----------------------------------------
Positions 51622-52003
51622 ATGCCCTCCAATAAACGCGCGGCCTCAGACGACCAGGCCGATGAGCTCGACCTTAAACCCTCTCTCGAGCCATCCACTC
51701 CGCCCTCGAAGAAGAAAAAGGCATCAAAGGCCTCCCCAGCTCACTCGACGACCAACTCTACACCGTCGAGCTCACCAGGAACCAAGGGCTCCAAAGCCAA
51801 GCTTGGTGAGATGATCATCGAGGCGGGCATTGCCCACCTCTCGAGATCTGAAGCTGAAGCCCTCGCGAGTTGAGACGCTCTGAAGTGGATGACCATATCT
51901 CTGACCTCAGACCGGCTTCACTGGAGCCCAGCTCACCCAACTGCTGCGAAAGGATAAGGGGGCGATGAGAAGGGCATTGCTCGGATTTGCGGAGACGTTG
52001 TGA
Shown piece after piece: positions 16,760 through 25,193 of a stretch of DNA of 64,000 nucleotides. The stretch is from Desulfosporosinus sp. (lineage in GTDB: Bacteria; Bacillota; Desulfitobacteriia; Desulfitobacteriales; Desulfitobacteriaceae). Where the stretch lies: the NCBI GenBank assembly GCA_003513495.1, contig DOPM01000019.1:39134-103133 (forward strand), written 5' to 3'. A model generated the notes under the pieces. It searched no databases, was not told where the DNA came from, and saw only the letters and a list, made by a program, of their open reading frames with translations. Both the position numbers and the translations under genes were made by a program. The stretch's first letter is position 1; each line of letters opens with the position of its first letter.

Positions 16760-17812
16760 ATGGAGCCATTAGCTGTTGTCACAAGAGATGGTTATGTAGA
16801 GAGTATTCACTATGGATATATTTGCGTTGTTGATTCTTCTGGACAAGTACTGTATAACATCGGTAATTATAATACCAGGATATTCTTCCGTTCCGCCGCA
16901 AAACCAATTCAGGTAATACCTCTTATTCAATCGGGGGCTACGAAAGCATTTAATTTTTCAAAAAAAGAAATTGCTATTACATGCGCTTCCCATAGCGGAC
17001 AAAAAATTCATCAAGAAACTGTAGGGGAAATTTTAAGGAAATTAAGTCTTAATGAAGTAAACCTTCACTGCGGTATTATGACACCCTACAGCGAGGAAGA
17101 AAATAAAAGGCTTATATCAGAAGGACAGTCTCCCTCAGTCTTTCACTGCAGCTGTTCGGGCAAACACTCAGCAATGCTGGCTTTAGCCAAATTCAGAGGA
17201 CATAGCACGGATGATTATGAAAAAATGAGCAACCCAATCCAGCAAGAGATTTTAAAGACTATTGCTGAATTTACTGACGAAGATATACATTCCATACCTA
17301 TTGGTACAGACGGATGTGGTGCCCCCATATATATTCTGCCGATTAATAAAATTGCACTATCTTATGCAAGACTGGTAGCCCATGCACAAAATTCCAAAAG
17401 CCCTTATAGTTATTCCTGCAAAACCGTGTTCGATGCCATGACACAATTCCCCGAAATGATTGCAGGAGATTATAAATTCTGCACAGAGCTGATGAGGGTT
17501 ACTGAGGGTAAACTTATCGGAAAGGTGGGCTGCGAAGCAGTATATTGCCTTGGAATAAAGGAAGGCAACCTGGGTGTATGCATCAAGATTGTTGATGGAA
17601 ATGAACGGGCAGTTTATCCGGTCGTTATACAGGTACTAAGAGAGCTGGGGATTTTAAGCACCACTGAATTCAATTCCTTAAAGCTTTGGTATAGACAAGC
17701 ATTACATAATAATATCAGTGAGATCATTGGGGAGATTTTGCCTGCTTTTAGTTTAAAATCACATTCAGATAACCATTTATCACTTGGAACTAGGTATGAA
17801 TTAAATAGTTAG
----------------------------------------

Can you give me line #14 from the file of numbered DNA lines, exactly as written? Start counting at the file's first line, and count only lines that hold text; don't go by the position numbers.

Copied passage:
17201 CATAGCACGGATGATTATGAAAAAATGAGCAACCCAATCCAGCAAGAGATTTTAAAGACTATTGCTGAATTTACTGACGAAGATATACATTCCATACCTA